Posted on | November 22, 2010 | No Comments
There are two parts to the town of San Pedro de Atacama. The historic center is filled mostly with souvenir shops, restaurants, bars and hawkers of visitor activities. (The nicest, friendliest and most polite hawkers we’ve come across on our trip so far, but hawkers nonetheless).
Past the municipal parking lot, down the hill and very much out of sight of this tourist destination is another, modern, functioning town with housing estates, schools and playgrounds. We stumbled on this other San Pedro de Atacama coming back from an afternoon walk in the desert.
We hadn’t planned to go for a walk in the desert. A local had suggested to us that our boys would appreciate checking out the old swimming pool to help with the heat (there’s a new pool under construction near the bus station). After lunch, we’d taken a taxi out to this decidedly unkempt but blissfully cool structure where we stuck out among the locals gathered there relaxing. I felt that we were intruding a little but my boys were having so much fun just messing about in the water and no-one seemed to be bothered by them or their antics. I’m going to boldly state that I know maybe one other mom who would have let her kids into that rusting pool. Yes, it was filled with water that was definitely cold, but was it clean? Hmm, maybe, maybe not.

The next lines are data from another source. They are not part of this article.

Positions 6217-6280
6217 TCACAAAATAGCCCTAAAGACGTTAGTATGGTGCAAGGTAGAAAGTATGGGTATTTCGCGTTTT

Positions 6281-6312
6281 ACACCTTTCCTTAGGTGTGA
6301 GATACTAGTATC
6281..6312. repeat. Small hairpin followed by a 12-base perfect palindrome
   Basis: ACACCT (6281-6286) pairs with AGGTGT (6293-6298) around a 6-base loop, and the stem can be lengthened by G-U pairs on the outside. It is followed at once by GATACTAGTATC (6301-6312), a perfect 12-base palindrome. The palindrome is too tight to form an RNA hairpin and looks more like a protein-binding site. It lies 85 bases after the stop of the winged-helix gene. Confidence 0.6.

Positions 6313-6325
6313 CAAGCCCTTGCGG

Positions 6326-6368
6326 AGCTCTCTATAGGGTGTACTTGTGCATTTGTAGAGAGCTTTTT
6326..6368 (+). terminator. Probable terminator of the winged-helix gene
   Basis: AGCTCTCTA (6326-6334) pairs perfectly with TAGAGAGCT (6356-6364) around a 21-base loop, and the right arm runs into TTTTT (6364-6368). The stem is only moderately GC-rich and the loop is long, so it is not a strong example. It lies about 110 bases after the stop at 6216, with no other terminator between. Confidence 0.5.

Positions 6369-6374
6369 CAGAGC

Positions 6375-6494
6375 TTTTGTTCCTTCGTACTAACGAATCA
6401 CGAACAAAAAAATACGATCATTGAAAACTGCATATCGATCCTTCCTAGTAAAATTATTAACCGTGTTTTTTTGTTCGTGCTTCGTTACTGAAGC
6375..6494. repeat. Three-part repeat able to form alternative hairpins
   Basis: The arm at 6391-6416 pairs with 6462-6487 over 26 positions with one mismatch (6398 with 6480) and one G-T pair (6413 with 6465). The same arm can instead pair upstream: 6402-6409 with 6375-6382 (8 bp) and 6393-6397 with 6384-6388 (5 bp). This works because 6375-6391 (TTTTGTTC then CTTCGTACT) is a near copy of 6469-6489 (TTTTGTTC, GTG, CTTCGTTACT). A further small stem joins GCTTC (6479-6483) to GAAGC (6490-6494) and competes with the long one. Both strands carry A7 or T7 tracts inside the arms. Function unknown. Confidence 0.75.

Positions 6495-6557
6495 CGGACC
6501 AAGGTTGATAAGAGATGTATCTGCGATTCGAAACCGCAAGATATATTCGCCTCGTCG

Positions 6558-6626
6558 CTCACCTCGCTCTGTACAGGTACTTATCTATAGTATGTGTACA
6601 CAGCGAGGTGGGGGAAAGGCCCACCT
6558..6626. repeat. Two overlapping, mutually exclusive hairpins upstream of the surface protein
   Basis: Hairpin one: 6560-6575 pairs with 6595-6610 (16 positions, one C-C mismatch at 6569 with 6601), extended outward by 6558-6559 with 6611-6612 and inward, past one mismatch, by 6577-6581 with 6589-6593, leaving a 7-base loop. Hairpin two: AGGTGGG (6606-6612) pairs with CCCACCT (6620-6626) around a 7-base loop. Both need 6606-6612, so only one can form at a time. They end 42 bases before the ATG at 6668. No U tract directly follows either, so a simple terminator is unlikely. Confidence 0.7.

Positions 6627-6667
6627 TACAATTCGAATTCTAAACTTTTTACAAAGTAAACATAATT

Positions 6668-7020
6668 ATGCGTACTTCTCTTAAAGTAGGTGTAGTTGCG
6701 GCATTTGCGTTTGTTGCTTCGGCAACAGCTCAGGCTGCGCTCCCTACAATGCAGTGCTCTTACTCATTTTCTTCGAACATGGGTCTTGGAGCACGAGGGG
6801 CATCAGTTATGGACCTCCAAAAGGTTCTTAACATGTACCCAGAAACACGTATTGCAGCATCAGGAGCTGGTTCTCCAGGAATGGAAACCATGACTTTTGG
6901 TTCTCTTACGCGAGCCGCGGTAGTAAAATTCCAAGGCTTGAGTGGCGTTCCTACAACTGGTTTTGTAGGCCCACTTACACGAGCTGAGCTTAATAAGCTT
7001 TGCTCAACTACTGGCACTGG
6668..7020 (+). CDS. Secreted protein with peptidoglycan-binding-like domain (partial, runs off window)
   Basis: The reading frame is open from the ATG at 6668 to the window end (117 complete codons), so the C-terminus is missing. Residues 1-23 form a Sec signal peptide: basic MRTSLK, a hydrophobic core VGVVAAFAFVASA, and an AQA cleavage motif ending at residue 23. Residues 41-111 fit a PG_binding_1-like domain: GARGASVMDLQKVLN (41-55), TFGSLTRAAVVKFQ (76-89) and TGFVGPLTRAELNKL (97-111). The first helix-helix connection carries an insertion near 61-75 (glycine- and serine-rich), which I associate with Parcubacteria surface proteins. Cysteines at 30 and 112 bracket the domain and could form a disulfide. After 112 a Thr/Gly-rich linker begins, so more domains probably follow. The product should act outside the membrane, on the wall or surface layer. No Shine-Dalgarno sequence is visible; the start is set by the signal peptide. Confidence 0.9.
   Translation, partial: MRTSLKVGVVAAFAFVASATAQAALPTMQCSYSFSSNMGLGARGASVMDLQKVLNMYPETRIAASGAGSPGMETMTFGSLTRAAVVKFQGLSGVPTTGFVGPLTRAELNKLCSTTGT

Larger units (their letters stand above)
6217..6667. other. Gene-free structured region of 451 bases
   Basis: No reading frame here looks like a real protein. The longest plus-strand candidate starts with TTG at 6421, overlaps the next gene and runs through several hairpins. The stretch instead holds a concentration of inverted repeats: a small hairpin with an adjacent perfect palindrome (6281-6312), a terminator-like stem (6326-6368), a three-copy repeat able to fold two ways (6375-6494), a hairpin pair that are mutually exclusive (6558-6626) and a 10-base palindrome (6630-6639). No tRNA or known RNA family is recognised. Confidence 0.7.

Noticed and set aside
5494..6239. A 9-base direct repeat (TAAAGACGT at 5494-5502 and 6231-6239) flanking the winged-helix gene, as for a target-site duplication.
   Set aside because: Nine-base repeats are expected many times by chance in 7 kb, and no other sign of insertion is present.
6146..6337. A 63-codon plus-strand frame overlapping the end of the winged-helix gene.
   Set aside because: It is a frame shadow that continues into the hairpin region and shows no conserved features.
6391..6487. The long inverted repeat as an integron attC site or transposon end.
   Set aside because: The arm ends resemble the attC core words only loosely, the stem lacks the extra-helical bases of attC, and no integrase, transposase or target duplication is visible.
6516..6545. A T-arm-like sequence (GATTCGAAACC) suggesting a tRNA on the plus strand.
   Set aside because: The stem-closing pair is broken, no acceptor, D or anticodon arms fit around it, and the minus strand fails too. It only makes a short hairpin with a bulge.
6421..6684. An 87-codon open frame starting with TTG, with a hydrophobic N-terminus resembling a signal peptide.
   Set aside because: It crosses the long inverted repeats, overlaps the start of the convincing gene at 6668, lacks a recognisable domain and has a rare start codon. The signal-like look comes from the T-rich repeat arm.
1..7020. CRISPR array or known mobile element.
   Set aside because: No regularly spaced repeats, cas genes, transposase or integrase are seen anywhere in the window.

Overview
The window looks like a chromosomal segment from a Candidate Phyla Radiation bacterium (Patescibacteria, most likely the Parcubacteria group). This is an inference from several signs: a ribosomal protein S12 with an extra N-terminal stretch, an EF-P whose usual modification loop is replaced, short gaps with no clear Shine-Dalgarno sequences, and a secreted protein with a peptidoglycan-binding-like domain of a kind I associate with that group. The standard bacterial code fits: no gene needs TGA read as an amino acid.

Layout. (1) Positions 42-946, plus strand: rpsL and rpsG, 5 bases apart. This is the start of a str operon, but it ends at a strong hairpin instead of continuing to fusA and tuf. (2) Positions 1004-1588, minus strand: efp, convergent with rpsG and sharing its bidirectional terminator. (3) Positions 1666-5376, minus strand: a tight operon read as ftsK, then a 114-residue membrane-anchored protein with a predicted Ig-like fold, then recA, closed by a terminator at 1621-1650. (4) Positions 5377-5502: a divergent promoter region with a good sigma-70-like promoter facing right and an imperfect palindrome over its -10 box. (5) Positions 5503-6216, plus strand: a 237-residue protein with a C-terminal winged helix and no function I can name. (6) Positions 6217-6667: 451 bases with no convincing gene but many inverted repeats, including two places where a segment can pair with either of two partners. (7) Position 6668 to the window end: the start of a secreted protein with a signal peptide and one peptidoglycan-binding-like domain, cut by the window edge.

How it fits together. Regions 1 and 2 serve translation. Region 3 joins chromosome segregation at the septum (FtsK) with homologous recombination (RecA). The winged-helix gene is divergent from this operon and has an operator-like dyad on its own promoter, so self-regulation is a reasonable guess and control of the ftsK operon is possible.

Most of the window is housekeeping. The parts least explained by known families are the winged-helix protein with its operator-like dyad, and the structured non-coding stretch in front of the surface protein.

As other people left this not-quite-an-oasis, mostly on bikes, they headed directly towards the nearest urban area across the desert. So, when we left the pool area, that’s what we did too – on foot. After walking for 10-15 minutes, Murph – usually the less worrisome one on the wander-parenting team – observed that we had very little (if any) water and that distances are deceptive in the desert. We amped up our pace a little and collectively hoped for the best. Almost an hour later we were hot, thirsty and not quite sure if we were in the right place. Hence, as we passed the spanking new school building in the “other” San Pedro de Atacama, I only barely reflected on its incongruity with the historic town most people come to visit. If anyone was staring at us as out-of-place tourists I didn’t even notice.